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Saturday, December 29, 2012

Thursday, December 20, 2012

Saturday, December 15, 2012

NYT: Most Governors Refuse to Set Up Health Exchanges

Thursday, December 6, 2012

WSJ: The Opening for a Fresh ObamaCare

This piece by attorneys David Rivkin and Lee Case of Baker & Hostetler argues that by defining the individual mandate as a tax, SCOTUS has opened up an alternative ground for challenging the ACA.  Specifically, they argue that if the mandate is an indirect tax, the Constitution's Uniformity Clause" (Article I, Section 8, Clause 1) requires the tax to "be uniform throughout the United States," which it would not be under the ACA.

Monday, November 26, 2012

Forbes: The U.S. Supreme Court Allows New Challenge To Obamacare To Go Forward

SCOTUS vacates decision of U.S. Court of Appeals for the Fourth Circuit and orders court to hear arguments on two provisions:  (1) the employer mandate, and (2) the contraceptive benefit without the need for a co-pay.  This is the case brought by Jerry Falwell's Liberty University.  There is some speculation that one or both of these issues could end up before SCOTUS in the next session.

Wednesday, November 21, 2012

NYT: Administration Defines Benefits That Must be Offered Under the Health Law

New proposed Affordable Care Act regulations came down Tuesday.  This article from the New York Times provides some highlights.  Among other things, the proposed rules set forth 10 categories of minimum essential benefits for health plans.  Among these would be dental care and vision services for children and treatment of mental health and drug abuse problems.  The president of America's Health Insurance Plans, a trade group, is quoted expressing concern that “many families and small businesses will be required to purchase coverage that is more costly than they have today.” 

More on the proposed regulations to come.

Sunday, November 18, 2012

The Hill: 5 Obamacare Battles to Watch

Thursday, November 8, 2012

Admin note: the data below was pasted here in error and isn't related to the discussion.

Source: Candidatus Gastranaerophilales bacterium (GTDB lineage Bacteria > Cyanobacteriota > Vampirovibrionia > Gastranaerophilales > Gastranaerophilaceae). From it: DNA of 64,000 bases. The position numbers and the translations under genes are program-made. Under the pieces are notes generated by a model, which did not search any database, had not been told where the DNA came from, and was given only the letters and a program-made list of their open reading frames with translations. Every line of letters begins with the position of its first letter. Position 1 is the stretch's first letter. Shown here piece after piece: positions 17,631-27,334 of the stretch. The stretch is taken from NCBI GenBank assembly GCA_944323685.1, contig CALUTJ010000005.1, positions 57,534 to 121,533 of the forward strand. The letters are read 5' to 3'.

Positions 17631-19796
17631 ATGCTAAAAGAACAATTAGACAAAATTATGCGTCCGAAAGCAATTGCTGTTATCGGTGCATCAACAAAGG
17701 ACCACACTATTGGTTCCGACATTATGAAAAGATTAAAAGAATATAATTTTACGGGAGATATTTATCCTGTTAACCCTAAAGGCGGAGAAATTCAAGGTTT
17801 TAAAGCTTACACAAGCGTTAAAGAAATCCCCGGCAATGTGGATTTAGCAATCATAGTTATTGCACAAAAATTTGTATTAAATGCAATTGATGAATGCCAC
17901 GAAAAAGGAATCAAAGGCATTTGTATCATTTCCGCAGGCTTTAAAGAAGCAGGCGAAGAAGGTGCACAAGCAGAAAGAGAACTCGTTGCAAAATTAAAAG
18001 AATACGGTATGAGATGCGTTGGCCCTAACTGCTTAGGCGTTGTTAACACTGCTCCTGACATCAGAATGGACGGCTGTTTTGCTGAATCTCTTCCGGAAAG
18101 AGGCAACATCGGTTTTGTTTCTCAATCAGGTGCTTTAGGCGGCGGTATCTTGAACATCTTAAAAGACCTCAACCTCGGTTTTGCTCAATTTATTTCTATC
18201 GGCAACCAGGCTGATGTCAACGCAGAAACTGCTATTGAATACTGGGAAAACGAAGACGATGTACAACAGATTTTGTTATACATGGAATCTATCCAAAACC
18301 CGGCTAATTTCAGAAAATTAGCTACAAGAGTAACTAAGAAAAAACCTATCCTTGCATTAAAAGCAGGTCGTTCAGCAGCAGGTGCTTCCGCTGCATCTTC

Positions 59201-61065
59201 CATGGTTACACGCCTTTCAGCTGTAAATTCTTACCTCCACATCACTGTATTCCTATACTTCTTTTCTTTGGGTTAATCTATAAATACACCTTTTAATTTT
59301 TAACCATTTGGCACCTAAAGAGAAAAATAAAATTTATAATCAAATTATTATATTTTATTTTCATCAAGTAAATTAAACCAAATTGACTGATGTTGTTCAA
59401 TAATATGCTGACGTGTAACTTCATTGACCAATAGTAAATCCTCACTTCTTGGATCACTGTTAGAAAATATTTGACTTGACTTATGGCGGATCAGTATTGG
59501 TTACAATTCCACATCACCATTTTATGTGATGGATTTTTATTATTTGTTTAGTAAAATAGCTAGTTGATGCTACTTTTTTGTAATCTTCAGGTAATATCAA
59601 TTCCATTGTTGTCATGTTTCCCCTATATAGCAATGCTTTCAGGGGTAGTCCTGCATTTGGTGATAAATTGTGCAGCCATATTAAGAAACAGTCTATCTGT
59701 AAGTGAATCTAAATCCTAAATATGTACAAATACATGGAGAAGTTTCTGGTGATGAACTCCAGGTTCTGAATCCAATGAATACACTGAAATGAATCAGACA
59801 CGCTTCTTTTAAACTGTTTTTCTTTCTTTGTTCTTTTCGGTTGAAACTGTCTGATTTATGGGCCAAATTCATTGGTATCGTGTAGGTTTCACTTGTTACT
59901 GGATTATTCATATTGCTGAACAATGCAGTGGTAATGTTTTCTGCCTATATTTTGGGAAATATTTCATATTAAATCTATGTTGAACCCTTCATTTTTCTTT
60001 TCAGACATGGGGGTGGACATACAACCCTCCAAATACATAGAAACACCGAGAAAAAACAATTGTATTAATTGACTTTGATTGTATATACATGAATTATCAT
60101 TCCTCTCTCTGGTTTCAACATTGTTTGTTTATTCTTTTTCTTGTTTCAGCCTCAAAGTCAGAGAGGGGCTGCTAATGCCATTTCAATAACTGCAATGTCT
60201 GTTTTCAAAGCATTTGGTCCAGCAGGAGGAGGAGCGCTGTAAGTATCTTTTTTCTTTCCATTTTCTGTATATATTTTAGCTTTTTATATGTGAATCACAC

NYT: Fate of Health Law Now Clear, States Rush to Meet Deadlines

Among other things, this discusses the flurry of new regulations implementing Obamacare expected in the coming weeks and months.  For employers, among the most important of these will be IRS regulations on how it is determined whether employers are providing affordable coverage to their employees.   The IRS has not yet determined whether employers will be required to provide coverage only to employees, or to workers and their dependents -- or else potentially pay the penalty.

Wednesday, November 7, 2012


Healthcare Reform Moves Forward; States Face Key Decisions | Manatt, Phelps & Phillips, LLP - JDSupra

WSJ: Election Removes Last Cloud from Health Law's Future

Election Removes Last Cloud from Health Law (subscription required)

Business Owners Readying for Obamacare

Why Small Businesses Should Plan Now for Obamacare Compliance

With the election behind us, it is clear that the Patient Protection and Affordable Care Act (“Obamacare”) is here to stay.  That means that businesses of all sizes should start planning now for Obamacare’s new employer mandates.  For many businesses, the most important new requirement is the so-called “play-or-pay” mandate that requires all employers with more than 50 full-time employees (or full-time-equivalent employees) to offer affordable, minimum health coverage to all full-time employees or else pay a potentially hefty penalty.  For employers who offer no coverage, the yearly penalty will be $2,000 times the total number of full-time employees less thirty (i.e., $2,000 x [Total Full-Time Employees – 30]).

Although this play-or-pay mandate does not take effect until January 1, 2014, most businesses at or near the 50 full-time-equivalents threshold should beginning planning now.  Here are two reasons why: